A Third Gallery of Portraits

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Sheldon, Lamport and Blakeman, 1855 - Всего страниц: 468
 

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Стр. 146 - And there shall be signs in the sun and in the moon and in the stars, and upon the earth distress of nations with perplexity, the sea and the waves roaring, men's hearts failing them for fear and for looking after those things which are coming on the earth ; for the powers of heaven shall be shaken.
Стр. 339 - THE skies they were ashen and sober ; The leaves they were crisped and sere, The leaves they were withering and sere ; It was night in the lonesome October Of my most immemorial year ; It was hard by the dim lake of Auber, In the misty mid region of Weir : It was down by the dank tarn of Auber, In the ghoul-haunted woodland of Weir.
Стр. 442 - O Proserpina, For the flowers now, that frighted thou let'st fall From Dis's waggon ! daffodils, That come before the swallow dares, and take The winds of March with beauty ; violets dim, But sweeter than the lids of Juno's eyes Or Cytherea's breath ; pale primroses, That die unmarried, ere they can behold Bright Phoebus in his strength — a malady Most incident to maids ; bold oxlips and The crown imperial ; lilies of all kinds, The flower-de-luce being one...
Стр. 462 - Why, look you now, how unworthy a thing you make of me ! You would play upon me ; you would seem to know my stops ; you would pluck out the heart of my mystery ; you would sound me from my lowest note to the top of my compass : and there is much music, excellent voice, in this little organ ; yet cannot you make it speak. 'Sblood, do you think I am easier to be played on than a pipe...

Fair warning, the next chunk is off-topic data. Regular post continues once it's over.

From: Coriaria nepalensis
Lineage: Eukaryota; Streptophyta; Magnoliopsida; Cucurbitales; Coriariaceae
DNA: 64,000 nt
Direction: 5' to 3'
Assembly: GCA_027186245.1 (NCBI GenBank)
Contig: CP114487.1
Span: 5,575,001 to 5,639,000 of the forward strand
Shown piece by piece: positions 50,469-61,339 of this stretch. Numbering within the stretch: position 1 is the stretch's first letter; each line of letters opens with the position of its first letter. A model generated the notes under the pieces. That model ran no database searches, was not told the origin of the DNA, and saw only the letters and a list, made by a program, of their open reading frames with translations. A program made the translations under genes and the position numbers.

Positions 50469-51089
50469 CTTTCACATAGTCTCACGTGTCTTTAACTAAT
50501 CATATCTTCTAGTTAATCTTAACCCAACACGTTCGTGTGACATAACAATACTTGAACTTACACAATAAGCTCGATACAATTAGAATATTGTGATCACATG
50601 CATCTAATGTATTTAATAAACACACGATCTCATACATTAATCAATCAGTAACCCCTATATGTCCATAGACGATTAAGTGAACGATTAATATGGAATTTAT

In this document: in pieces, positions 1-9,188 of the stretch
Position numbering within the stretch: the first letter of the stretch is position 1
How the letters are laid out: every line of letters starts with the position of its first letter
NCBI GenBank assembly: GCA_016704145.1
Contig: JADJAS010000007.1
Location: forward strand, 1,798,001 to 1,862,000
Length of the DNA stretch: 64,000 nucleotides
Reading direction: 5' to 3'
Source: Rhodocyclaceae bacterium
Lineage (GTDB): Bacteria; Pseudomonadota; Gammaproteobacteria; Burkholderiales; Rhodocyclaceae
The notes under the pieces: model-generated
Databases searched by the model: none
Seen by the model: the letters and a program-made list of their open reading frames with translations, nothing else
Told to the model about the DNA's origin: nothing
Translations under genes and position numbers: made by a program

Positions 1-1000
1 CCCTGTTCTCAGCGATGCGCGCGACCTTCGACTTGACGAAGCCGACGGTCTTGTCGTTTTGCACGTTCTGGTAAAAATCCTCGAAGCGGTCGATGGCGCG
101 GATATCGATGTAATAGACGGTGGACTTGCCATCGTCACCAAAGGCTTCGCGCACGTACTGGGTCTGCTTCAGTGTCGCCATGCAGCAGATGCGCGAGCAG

Стр. 449 - Hie thee hither, That I may pour my spirits in thine ear; And chastise with the valour of my tongue All that impedes thee from the golden round, Which fate and metaphysical aid doth seem To have thee crown'd withal.
Стр. 218 - Oh ! ever thus, from childhood's hour, I've seen my fondest hopes decay; I never loved a tree or flower, But 'twas the first to fade away. I never nursed a dear gazelle, To glad me with its soft black eye, But when it came to know me well, And love me, it was sure to die...
Стр. 263 - To sum up the whole, we should say that the aim of the Platonic philosophy was to exalt man into a god. The aim of the Baconian philosophy was to provide man with what he requires while he continues to be man. The aim of the Platonic philosophy was to raise us far above vulgar wants. The aim of the Baconian philosophy was to supply our vulgar wants. The former aim was noble ; but the latter was attainable.
Стр. 464 - A lovely, pure, noble, and most moral nature, without the strength of nerve which forms a hero, sinks beneath a burden which it cannot bear and must not cast away.
Стр. 227 - When he turns to Heaven, a Sabbath comes over that man's mind : and his face lights up from it with a glory of thanks and prayer. His sense of religion stirs through his whole being. In the fields, in the town : looking at the birds in the trees : at the children in the streets: in the morning or in the moonlight: over his books in his own room : in a happy party at a country merry-making or a town assembly, good-will...
Стр. 93 - With no restraint, but such as springs From quick and eager visitings Of thoughts that lie beyond the reach Of thy few words of English speech: A bondage sweetly brooked, a strife That gives thy gestures grace and life! So have I, not unmoved in mind, Seen birds of tempest-loving kind— Thus beating up against the wind.

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